River Reflections (A) Central Tokyo 水の反射 (中央東京) 130129hd

River Reflections (B) Central Tokyo 水の反射 (中央東京) 130129hd

Ochanomizu Station Area Stroll 御茶ノ水駅あたり散歩 (130129hd)

Walking along a narrow street that runs in parallel with the tracks from one entrance of Ochanomizu Station to the other - with both entrances located at an end of the ten-car platform.  Depending on how much time you have, and your perspective, the general ten car length of Tokyo trains is a pretty long distance (and some lines have 15!).

Ochanomizu Station Platform Views 御茶ノ水ホームビュー (130129)

Walking around on a platform at Ochanomizu while waiting for my train to come.  Looking around, it occurs to  me that this station is pretty remarkably intact in its Showa-Era construction and atmosphere.  For the sake of understanding history, I hope they leave at least a few stations like this alone (repainting them of course).

I go on about that a lot I know, but every time I'm at a station like this, it hits me again how much atmosphere and history is in the structure.

Suidobashi Station Afternoon Platform View 水道橋駅ホームビュー (130129hd)

The roof structure for this station is quite interesting I think.  And in this case, the combination of new roofing material over the platforms and old original railway rails (used for I-beams) still there as part of the overall structure works very well aesthetically I think.  This is good to see.

Suidobashi Station - Platform to Exit 水道橋駅_ホームから改札まで (130129)

Aside from the platform, this takes a look at the old wooden parts of the stairway while walking towards the ticket gates (wooden roof, etc.).

Suidobashi Station - Boarding Sobu Line 水道橋駅 - 中央線を乗る (130129)

After taking some pictures in the area around Suidobashi Station (further up the page - out of chronological order), I returned to the station and went to the other platform in order to go back to Ochanomizu (where I could catch a faster kaisoku train).

Suidobashi to Ochanomizu 水道橋から御茶ノ水まで (総武線) 130129

Hachioji to Nishi-Hachioji - Snow on Ground (130128)

Kyobashi 1-Chome Side Street 京橋一丁目横道 (130129)

Approaching Shinjuku South-East Exit 新宿駅東南口向き (130129hd)

Walking down the upper concourse at Shinjuku Station - towards the South-East Exit.

Saikyo Line Train at Shinjuku Station 新宿駅に止まった埼京線電車 (130129hd)

Mainly walking down the platform beside the train as people board it, but with a quick look inside the train as well.  The departure time being a few minutes later, people are relaxed about boarding it (in contrast to jumping on a train that is going to close the doors and depart in a matter of seconds).

And... reviewing the next video, I see it's basically a continuation of the one above - although the second one shows a train arrive at the station, and another train depart.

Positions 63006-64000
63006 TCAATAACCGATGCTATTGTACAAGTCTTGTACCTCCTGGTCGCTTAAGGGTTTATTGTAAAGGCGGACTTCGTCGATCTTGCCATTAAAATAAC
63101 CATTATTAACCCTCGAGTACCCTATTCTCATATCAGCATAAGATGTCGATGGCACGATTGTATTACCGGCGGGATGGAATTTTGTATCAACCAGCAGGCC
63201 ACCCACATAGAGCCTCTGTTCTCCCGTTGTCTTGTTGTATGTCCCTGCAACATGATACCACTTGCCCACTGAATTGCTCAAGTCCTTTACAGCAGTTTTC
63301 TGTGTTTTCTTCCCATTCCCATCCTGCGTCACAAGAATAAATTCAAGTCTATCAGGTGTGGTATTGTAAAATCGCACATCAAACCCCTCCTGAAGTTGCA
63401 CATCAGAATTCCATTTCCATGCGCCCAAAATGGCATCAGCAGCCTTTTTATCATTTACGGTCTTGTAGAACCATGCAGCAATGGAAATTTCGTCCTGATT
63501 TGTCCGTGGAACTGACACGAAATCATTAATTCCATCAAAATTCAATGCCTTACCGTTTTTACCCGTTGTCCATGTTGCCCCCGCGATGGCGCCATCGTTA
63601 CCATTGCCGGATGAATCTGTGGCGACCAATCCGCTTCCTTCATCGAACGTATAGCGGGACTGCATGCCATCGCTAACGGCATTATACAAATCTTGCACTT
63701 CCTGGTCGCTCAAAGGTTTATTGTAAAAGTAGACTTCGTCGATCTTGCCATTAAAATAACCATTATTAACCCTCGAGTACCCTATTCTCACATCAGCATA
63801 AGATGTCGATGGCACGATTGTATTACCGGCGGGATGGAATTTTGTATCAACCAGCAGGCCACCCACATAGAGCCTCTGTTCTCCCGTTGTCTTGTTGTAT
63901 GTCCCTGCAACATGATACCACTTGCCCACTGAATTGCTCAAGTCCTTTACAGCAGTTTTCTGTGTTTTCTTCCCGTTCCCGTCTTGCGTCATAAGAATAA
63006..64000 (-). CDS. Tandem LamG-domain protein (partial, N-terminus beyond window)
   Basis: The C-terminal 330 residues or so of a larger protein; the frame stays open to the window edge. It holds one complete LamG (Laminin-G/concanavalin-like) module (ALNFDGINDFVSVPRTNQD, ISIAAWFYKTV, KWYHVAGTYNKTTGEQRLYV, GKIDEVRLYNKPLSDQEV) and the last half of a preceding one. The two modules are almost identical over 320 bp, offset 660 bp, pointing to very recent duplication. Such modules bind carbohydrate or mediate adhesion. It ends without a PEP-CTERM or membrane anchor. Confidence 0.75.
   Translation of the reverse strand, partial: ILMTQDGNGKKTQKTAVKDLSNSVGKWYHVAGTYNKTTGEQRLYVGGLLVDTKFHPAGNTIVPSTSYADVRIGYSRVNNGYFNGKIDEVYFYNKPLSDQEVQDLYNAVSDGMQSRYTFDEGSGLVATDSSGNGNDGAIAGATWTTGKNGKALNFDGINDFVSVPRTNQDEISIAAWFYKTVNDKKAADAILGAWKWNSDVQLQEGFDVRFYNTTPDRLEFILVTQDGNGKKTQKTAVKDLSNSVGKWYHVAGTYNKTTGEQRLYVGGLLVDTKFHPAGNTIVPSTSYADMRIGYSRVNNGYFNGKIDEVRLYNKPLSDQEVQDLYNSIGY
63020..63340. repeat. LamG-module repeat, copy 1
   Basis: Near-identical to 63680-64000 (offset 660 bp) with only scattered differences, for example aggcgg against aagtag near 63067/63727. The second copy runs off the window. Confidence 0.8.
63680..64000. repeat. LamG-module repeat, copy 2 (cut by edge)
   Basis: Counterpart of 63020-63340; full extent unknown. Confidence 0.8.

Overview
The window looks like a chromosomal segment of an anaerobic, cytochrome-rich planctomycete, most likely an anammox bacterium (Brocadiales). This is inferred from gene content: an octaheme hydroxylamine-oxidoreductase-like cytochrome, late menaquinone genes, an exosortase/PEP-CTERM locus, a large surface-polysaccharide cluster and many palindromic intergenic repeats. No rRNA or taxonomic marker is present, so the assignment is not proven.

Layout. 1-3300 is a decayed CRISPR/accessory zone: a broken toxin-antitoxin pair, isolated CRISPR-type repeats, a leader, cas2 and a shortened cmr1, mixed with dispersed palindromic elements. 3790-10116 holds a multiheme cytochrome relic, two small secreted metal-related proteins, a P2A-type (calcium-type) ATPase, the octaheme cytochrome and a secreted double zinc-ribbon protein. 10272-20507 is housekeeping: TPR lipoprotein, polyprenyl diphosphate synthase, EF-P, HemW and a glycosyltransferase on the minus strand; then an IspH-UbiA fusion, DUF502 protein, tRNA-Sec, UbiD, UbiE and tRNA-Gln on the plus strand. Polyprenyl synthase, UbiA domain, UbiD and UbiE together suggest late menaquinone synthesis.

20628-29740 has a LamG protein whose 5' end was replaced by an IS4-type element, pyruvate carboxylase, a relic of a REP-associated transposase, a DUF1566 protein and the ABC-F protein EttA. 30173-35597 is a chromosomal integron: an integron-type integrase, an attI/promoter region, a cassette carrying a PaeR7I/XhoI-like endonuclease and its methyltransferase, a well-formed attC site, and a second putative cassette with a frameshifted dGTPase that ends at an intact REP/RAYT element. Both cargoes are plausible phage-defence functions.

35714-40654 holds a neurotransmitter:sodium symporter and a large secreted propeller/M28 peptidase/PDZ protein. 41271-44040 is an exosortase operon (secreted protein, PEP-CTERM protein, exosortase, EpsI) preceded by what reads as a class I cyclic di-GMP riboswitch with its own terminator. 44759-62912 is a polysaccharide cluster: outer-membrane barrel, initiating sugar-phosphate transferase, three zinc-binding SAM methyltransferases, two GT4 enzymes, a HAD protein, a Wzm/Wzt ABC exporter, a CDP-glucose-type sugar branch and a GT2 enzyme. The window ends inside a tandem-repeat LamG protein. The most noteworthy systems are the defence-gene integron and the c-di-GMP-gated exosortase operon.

Saikyo Line Late Night Platform Walk 埼京線夜遅くホーム散歩 (130129hd)

Shinjuku Station Concourse to Platform 新宿駅通路からホームまで (130129hd)

At 00:38 - a view of many people standing in line on an open platform, waiting for their train to arrive.  I've always found this type of view to be fascinating, and so don't look forward to the platforms getting walls (although I must admit it's safer that way).  [01:20]: A man comes running up - on crutches(!).  They are forever telling people not to run for the trains, but it's a natural thing to want to do.  The doors are about to close... you have two or three seconds to get on the train, or be left behind.  The railways present it purely as "It's dangerous to run", while ignoring the natural feelings of "I don't want to be left behind!" and "I want to get where I'm going on time!".  Those two generally being heavier, people run, ignoring the ceaseless barrage of verbal warnings from the railways not to run.

Evening Construction Cranes on Yaesu Side 八重洲口の夕方工事 (130129)

Waiting for the walk light to change to green, I looked around - including over and up at the construction cranes towering over the Yaesu side of Tokyo Station.  After that, I - shock and surprise - walk across the street when the light changes to green.

Gargantuan Metal Shutter Coming Down for the Night (130129)

No big deal really, but this is one of the larger metal shutters I've seen, so when it started to come down right next to me, I pulled out my camera and took this video.

Kanda Lights - Seen from Chuo Line 神田の夜光 (130129)

The businesses, signs, restaurants, etc. are so close to the railways here, that it's always kind of a nice light show when passing through this stretch at night.

Odakyu Line Departing Shinjuku 小田急線 - 新宿駅から出発 (130129)

I don't use the Odakyu Line much these days, so I hadn't realized that they have platform walls up at Shinjuku now.

Nighttime Odakyu Line - Left Side Window View 夜の小田急線 (130129)

Looking out the window of an express train as it rolls towards Yoyogi-Uehara - enjoying the mixture of direct light and reflected light that nighttime views from a train afford.

Yoyogi-Uehara Station - Outbound Trains 代々木上原駅の下り電車 (130129)

Watching a couple of outbound trains depart Yoyogi-Uehara Station after getting off of a train from Shinjuku.

Train-Watching at Yoyogi-Uehara (Romance Car, Etc) 小田急線ロマンスカーなど (130129)